Friday, May 17, 2013

Our Sincerely Insincere and "Outraged" President ... The Saga of Frank VanderSloot

An editorial in today's Wall Street Journal captures my views about the Obama administration's "involvement" in the IRS harassment efforts targeted at conservatives and political enemies in the 2012 election.

In ObamaLand today, working hard and achieving the "American Dream" means that those 1%ers "didn't earn that" and must have done something bad and anti-American along the road to material success. At least that's what the president's thetoric has strongly suggested for the past several years. It's also largely how he won reelection in 2012.

Now we find it hasn't just been rhetoric. The forces of big government really are aligned against hard working successful individuals whose political views are more aligned with those of our Founding Fathers who believed in natural rights, individual freedoms, self reliance and limited government.

It's a time for sober reflection in America. Of that I'm sure.

The IRS Scandal Started at the Top is subtitled 'The bureaucrats at the Internal Revenue Service did exactly what the president said was the right and honorable thing to do so:'

"Was the White House involved in the IRS's targeting of conservatives? No investigation needed to answer that one. Of course it was.

President Obama and Co. are in full deniability mode, noting that the IRS is an "independent" agency and that they knew nothing about its abuse. The media and Congress are sleuthing for some hint that Mr. Obama picked up the phone and sicced the tax dogs on his enemies.

But that's not how things work in post-Watergate Washington. Mr. Obama didn't need to pick up the phone. All he needed to do was exactly what he did do, in full view, for three years: Publicly suggest that conservative political groups were engaged in nefarious deeds; publicly call out by name political opponents whom he'd like to see harassed; and publicly have his party pressure the IRS to take action.

Mr. Obama now professes shock and outrage that bureaucrats at the IRS did exactly what the president of the United States said was the right and honorable thing to do. "He put a target on our backs, and he's now going to blame the people who are shooting at us?" asks Idaho businessman and longtime Republican donor Frank VanderSloot.
At the White House, President Obama addresses the IRS scandal, May 15.

Mr. VanderSloot is the Obama target who in 2011 made a sizable donation to a group supporting Mitt Romney. In April 2012, an Obama campaign website named and slurred eight Romney donors. It tarred Mr. VanderSloot as a "wealthy individual" with a "less-than-reputable record." Other donors were described as having been "on the wrong side of the law."

This was the Obama version of the phone call—put out to every government investigator (and liberal activist) in the land.

Twelve days later, a man working for a political opposition-research firm called an Idaho courthouse for Mr. VanderSloot's divorce records. In June, the IRS informed Mr. VanderSloot and his wife of an audit of two years of their taxes. In July, the Department of Labor informed him of an audit of the guest workers on his Idaho cattle ranch. In September, the IRS informed him of a second audit, of one of his businesses. Mr. VanderSloot, who had never been audited before, was subject to three in the four months after Mr. Obama teed him up for such scrutiny.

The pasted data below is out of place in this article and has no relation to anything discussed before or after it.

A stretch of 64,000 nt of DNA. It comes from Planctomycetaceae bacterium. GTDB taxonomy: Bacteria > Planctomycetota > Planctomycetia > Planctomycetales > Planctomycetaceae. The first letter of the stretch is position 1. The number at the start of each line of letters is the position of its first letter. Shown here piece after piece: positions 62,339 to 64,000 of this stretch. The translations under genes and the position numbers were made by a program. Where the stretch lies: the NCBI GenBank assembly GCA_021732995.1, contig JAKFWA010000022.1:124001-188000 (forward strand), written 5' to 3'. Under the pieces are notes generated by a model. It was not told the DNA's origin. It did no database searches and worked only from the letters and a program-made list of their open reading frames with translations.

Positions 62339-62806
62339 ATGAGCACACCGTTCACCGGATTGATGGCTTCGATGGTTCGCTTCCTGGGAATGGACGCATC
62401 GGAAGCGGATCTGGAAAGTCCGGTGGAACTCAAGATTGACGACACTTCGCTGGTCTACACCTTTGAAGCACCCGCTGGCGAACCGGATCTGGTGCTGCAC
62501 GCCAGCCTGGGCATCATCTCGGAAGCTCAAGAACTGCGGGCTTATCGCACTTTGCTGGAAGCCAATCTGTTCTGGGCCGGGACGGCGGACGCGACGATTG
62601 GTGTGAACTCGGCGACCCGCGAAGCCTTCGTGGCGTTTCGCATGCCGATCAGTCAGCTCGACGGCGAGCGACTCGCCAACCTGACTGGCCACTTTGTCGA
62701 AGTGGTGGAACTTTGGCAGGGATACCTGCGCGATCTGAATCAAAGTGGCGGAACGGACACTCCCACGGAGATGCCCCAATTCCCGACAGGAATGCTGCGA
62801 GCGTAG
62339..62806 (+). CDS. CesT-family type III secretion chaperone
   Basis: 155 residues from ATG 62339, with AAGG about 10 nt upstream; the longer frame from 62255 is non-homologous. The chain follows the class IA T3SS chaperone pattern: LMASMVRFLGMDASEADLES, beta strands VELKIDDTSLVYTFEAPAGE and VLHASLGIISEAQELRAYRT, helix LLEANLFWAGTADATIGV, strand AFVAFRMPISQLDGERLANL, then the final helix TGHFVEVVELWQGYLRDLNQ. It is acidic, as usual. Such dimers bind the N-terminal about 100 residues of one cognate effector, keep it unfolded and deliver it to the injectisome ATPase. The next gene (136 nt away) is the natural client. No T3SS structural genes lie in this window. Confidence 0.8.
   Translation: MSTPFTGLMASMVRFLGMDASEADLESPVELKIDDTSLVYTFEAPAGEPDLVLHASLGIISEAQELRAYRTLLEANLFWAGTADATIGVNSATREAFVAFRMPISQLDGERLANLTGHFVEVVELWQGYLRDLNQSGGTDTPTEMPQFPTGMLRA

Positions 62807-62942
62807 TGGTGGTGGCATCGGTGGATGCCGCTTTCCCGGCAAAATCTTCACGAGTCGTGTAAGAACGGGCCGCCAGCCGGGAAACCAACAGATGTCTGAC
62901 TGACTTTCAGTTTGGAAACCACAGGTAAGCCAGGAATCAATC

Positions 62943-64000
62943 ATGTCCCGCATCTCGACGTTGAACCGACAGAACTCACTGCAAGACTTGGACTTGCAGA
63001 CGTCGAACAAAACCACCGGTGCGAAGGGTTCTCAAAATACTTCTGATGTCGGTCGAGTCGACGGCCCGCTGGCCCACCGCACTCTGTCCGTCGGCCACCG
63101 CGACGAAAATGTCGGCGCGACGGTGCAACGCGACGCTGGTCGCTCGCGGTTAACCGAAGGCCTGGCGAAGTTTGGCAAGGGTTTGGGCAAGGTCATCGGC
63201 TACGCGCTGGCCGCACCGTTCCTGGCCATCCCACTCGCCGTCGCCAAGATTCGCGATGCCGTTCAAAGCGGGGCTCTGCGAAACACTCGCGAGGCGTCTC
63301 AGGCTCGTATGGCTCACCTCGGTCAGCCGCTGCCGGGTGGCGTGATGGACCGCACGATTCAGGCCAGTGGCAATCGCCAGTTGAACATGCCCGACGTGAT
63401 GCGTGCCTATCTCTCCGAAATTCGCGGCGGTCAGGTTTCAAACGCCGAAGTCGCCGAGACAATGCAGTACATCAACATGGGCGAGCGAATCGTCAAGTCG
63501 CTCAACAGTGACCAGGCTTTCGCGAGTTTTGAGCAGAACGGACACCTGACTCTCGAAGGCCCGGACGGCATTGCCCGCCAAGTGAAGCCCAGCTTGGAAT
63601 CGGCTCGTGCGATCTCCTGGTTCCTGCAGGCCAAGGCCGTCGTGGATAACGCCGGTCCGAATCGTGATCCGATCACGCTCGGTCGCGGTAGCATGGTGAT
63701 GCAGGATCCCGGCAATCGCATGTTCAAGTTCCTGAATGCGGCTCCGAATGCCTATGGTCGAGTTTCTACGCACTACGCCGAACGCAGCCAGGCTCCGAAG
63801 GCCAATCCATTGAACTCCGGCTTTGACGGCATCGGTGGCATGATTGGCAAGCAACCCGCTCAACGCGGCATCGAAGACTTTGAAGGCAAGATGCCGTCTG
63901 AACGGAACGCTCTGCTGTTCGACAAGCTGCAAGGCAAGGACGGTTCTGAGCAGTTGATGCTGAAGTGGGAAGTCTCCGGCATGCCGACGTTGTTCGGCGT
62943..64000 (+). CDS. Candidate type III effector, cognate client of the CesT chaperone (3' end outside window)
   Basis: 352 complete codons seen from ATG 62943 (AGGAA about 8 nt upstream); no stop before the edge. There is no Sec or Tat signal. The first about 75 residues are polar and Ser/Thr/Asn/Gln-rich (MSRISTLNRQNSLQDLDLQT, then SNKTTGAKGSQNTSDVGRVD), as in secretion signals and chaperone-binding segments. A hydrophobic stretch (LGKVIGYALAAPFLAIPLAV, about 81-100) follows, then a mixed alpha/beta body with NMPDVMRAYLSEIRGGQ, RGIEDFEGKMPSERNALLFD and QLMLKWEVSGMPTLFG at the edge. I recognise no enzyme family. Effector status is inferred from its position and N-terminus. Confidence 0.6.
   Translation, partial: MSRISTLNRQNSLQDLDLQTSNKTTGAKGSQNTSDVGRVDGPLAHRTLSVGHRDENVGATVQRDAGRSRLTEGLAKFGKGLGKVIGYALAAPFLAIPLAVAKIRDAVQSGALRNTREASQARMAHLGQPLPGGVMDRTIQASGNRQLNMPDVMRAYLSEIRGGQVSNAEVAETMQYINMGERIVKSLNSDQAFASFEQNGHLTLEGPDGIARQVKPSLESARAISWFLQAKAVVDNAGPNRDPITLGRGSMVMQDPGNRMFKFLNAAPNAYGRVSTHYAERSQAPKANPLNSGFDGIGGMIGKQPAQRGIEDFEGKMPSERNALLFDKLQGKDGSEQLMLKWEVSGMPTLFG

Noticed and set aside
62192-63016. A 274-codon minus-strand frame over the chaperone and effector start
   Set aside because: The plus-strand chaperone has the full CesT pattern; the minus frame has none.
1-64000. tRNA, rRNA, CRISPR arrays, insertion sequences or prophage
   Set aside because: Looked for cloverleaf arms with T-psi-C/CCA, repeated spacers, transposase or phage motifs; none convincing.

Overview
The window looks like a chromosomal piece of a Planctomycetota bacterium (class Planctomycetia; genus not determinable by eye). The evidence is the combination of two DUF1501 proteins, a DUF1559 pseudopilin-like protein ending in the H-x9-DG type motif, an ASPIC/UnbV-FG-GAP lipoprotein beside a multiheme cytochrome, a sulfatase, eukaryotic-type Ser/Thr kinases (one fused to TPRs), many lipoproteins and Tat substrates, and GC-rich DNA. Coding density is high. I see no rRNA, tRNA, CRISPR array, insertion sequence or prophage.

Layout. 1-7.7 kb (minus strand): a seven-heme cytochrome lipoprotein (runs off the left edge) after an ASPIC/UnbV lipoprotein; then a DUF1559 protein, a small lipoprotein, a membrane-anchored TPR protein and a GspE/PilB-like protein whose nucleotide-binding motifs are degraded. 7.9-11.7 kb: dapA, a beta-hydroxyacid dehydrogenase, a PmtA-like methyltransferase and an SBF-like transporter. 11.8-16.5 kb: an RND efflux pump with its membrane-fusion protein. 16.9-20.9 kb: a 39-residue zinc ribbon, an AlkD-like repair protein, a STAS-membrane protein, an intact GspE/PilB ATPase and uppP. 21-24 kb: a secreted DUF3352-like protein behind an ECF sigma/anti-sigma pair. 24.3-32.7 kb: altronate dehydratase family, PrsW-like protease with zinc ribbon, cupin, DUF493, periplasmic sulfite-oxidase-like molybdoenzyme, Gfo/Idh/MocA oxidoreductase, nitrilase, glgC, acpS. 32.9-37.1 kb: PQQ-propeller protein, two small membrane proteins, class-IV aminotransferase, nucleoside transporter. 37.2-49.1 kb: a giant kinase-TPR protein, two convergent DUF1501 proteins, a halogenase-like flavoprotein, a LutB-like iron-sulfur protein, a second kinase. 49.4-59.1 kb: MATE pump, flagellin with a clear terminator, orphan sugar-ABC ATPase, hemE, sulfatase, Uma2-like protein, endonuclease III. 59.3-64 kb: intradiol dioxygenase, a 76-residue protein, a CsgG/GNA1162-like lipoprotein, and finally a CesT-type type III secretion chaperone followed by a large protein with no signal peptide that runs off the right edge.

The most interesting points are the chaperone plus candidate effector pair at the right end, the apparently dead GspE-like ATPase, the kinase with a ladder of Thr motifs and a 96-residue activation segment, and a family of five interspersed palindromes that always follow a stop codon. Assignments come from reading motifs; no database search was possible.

The last of these audits was only concluded in recent weeks. Not one resulted in a fine or penalty. But Mr. VanderSloot has been waiting more than 20 months for a sizable refund and estimates his legal bills are $80,000. That figure doesn't account for what the president's vilification has done to his business and reputation.

The Obama call for scrutiny wasn't a mistake; it was the president's strategy—one pursued throughout 2012. The way to limit Romney money was to intimidate donors from giving. Donate, and the president would at best tie you to Big Oil or Wall Street, at worst put your name in bold, and flag you as "less than reputable" to everyone who worked for him: the IRS, the SEC, the Justice Department. The president didn't need a telephone; he had a megaphone. . . .

The president derided "tea baggers." Vice President Joe Biden compared them to "terrorists." In more than a dozen speeches Mr. Obama raised the specter that these groups represented nefarious interests that were perverting elections. "Nobody knows who's paying for these ads," he warned. "We don't know where this money is coming from," he intoned.

In case the IRS missed his point, he raised the threat of illegality: "All around this country there are groups with harmless-sounding names like Americans for Prosperity, who are running millions of dollars of ads against Democratic candidates . . . And they don't have to say who exactly the Americans for Prosperity are. You don't know if it's a foreign-controlled corporation."

Short of directly asking federal agencies to investigate these groups, this is as close as it gets. Especially as top congressional Democrats were putting in their own versions of phone calls, sending letters to the IRS that accused it of having "failed to address" the "problem" of groups that were "improperly engaged" in campaigns. Because guess who controls that "independent" agency's budget?

The IRS is easy to demonize, but it doesn't exist in a vacuum. It got its heading from a president, and his party, who did in fact send it orders—openly, for the world to see."

Summing Up

This is not a time for partisan politics or sound bites.

It's a time to decide what kind of country we will be, and what kind of government we will have.

It's a time for We the People to assume command. Even the Frank VanderSloots among us.

That's the American way.

Thanks. Bob.

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